If we use the ss command without any arguments or options, it will return a complete list of TCP sockets with established connections:
Netid State Recv-Q Send-Q Local Address:Port Peer Address:Port
u_str ESTAB 0 0 * 23433 * 27689
u_str ESTAB 0 0 * 19210 * 19211
u_str ESTAB 0 0 * 28948 * 30007
u_str ESTAB 0 0 * 23378 * 25314
u_str ESTAB 0 0 @/tmp/dbus-FSfvGgFOBN 23345 * 25
u_str ESTAB 0 0 * 30024 * 28207
u_str ESTAB 0 0 * 27840 * 23551
u_str ESTAB 0 0 @/tmp/dbus-FSfvGgFOBN 25388 * 23
u_str ESTAB 0 0 @/tmp/dbus-FSfvGgFOBN 29978 * 31
u_str ESTAB 0 0 @/tmp/.X11-unix/X0 30930 * 28156
u_str ESTAB 0 0 /run/systemd/journal/stdout 28986
* 31082
u_str ESTAB 0 0 @/tmp/dbus-FSfvGgFOBN 27007 * 23
u_str ESTAB 0 0 /var/run/dbus/system_bus_socket 20007
* 19011
u_str ESTAB 0 0 * 28949 * 30010
useful ss command
-l , --listening
Display only listening sockets
for IPv4
for IPv6
-a , --all
Display both listening and non-listening (for TCP this means established connections) sockets
-t , --tcp
Shows established or CONNECTED tcp connections
-u , --udp
Shows established or CONNECTED tcp connections
-s , --summary
Print summary statistics.
-o , --options
time information of each connection would be displayed
-n , --numeric
Do not try to resoleve service names


To get a list of files which are opened by users and associated processes with them we use lsof (LiSt Open Files).
root@server1:~# lsof | more
systemd 1 root cwd DIR 8,1 4096 2 /
systemd 1 root rtd DIR 8,1 4096 2 /
systemd 1 root txt REG 8,1 1577232 135885 /lib/systemd/systemd
systemd 1 root mem REG 8,1 18976 136484 /lib/x86_64-linux-gnu/libuuid.so.1.3.0
systemd 1 root mem REG 8,1 262408 136292 /lib/x86_64-linux-gnu/libblkid.so.1.1.0
systemd 1 root DEL REG 8,1 136324 /lib/x86_64-linux-gnu/libdl-2.23.so
systemd 1 root mem REG 8,1 456632 136429 /lib/x86_64-linux-gnu/libpcre.so.3.13.2
systemd 1 root DEL REG 8,1 136300 /lib/x86_64-linux-gnu/libc-2.23.so
systemd 1 root DEL REG 8,1 136446 /lib/x86_64-linux-gnu/libpthread-2.23.so
systemd 1 root mem REG 8,1 286824 136376 /lib/x86_64-linux-gnu/libmount.so.1.1.0
systemd 1 root mem REG 8,1 64144 136282 /lib/x86_64-linux-gnu/libapparmor.so.1.4.0
systemd 1 root mem REG 8,1 92864 136363 /lib/x86_64-linux-gnu/libkmod.so.2.3.0
systemd 1 root mem REG 8,1 117288 136290 /lib/x86_64-linux-gnu/libaudit.so.1.0.0
systemd 1 root mem REG 8,1 55904 136416 /lib/x86_64-linux-gnu/libpam.so.0.83.1
systemd 1 root mem REG 8,1 252152 136457 /lib/x86_64-linux-gnu/libseccomp.so.2.2.3
lsof useful commmands
lsof -n
Do not tries to resolve IP Addresses to DNS
lsof /var/log/syslog
Shows which processes have opened specific file
lsof +D /var/log
List opened files under a Directory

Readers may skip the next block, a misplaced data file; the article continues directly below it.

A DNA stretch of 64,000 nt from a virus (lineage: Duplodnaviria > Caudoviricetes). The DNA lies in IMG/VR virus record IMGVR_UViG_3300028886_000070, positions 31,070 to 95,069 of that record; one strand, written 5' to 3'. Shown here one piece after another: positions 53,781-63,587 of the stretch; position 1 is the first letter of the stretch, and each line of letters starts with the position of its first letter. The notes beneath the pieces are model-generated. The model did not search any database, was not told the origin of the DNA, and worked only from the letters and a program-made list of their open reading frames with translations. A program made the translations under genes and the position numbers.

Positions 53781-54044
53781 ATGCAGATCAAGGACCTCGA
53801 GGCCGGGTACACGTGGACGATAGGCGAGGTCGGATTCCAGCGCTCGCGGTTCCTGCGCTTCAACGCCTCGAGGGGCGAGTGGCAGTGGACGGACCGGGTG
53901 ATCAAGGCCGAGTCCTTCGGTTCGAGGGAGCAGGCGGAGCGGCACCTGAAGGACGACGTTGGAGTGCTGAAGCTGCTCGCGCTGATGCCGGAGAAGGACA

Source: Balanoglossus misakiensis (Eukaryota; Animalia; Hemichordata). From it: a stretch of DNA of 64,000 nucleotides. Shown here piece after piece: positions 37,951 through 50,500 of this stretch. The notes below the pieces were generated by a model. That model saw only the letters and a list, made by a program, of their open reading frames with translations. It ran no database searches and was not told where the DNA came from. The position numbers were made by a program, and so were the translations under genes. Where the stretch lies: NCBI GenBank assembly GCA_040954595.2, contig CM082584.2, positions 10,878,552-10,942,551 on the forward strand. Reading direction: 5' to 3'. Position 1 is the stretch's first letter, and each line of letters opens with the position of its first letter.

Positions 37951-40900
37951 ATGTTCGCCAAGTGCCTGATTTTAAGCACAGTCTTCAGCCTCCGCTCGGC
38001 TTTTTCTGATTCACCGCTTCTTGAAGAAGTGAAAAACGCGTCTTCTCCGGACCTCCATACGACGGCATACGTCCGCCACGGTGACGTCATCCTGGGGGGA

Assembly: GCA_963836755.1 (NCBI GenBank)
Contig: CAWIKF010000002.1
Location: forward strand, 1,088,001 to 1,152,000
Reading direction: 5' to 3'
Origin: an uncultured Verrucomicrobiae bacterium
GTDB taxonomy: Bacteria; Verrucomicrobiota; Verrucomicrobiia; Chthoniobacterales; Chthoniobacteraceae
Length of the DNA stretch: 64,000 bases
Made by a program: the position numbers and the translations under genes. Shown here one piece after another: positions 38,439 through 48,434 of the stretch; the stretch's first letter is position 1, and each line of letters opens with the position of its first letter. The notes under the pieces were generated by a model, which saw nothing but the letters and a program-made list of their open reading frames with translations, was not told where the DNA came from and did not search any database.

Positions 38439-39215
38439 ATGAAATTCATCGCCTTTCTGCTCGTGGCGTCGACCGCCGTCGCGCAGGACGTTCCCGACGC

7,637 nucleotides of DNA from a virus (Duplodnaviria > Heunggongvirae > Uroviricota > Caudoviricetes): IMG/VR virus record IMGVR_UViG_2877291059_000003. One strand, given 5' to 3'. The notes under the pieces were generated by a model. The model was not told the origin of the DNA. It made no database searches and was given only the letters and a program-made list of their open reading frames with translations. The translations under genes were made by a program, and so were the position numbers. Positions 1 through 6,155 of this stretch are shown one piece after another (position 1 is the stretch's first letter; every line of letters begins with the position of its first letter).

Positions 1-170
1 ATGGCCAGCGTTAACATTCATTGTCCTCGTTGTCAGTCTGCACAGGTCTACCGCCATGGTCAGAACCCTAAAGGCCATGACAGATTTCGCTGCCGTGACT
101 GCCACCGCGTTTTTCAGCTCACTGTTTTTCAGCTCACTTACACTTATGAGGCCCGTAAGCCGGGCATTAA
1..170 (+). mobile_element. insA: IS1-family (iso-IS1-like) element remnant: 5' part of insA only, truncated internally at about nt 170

lsof /home
List processes using a mount point
lsof -u payam
List files opened by a specific user
lsof -p 1357
all open files by specific process
lsof -c ssh
List opened files based on process names starting with ...
lsof -t /var/log/syslog
list process id of a process which opened /var/log/syslog
lsof -i
list all network connections


PING (Packet INternet Groper) command is the best way to test connectivity between two nodes. Whether it is Local Area Network (LAN) or Wide Area Network (WAN).
How does ping work? Ping use ICMP (Internet Control Message Protocol) to communicate to other devices.When a user pings a host on the Internet, a series of ICMP packets are sent to the host, which responds by sending packets in return. The user’s client is then able to compute the round trip time between two points on the Internet.
You can ping host name or ip address :
root@server1:~# ping
PING ( 56(84) bytes of data.
64 bytes from icmp_seq=1 ttl=128 time=244 ms
64 bytes from icmp_seq=2 ttl=128 time=239 ms
--- ping statistics ---
2 packets transmitted, 2 received, 0% packet loss, time 1001ms
rtt min/avg/max/mdev = 239.179/241.812/244.446/2.679 ms
root@server1:~# ping yahoo.com
PING yahoo.com ( 56(84) bytes of data.
64 bytes from media-router-fp1.prod.media.vip.bf1.yahoo.com ( icmp_seq=1 ttl=128 time=248 ms
64 bytes from media-router-fp1.prod.media.vip.bf1.yahoo.com ( icmp_seq=2 ttl=128 time=224 ms
64 bytes from media-router-fp1.prod.media.vip.bf1.yahoo.com ( icmp_seq=3 ttl=128 time=232 ms
--- yahoo.com ping statistics ---
3 packets transmitted, 3 received, 0% packet loss, time 2003ms
rtt min/avg/max/mdev = 224.253/235.002/248.218/9.953 ms
In Linux ping command keep executing until we interrupt.
useful ping switches
verbose mode
Show version and exit
-c 5
Stop after sending 5 ECHO_REQUEST packets.
-i 0.9
Increase / decrease pint time interval
Report outstanding ECHO REPLAY before sending next packet
- w 10
Specify a timeout, in seconds, before ping exits regardless of how many packets have been sent or received
-s 100
Change the default packet size from 56 to 100
Record and print route of how ECHO_REQUEST sent and ECHO_REPLY received
Audible ping: Give beep when the peer is reachable


Regular ping command only works with IPv4 address. Use ping6 command to send ICMPv6 ECHO_REQUEST packets to network hosts from a host or gateway. Try to set IPv6 gateway and test:
ping6 ipv6.google.com


Netcat (also known as ‘nc’ or ‘Swiss Army knife’) is a networking utility used for reading or writing from TCP and UDP sockets using an easy interface. Netcat is used by Administrators, Developers and pen testers because of its features.
. .
} 6 6 {
==. Y ,==
/^^^\ .
/ \ )
( )-( )/ _
-""---""--- /
/ \_/
( ____
root@server1:~# nc
This is nc from the netcat-openbsd package. An alternative nc is available
in the netcat-traditional package.
usage: nc [-46bCDdhjklnrStUuvZz] [-I length] [-i interval] [-O length]
[-P proxy_username] [-p source_port] [-q seconds] [-s source]
[-T toskeyword] [-V rtable] [-w timeout] [-X proxy_protocol]
[-x proxy_address[:port]] [destination] [port]
With netcat (nc) we can setup kind of client server connection over a specific port. For demo lets start chatting between two servers, server1 starts listening on port 12345:
root@server1:~# nc -l 12345
send text stream from server2 to server1:
root@server2:~$ su
root@server2:/home/payam# su -
root@server2:~# nc 80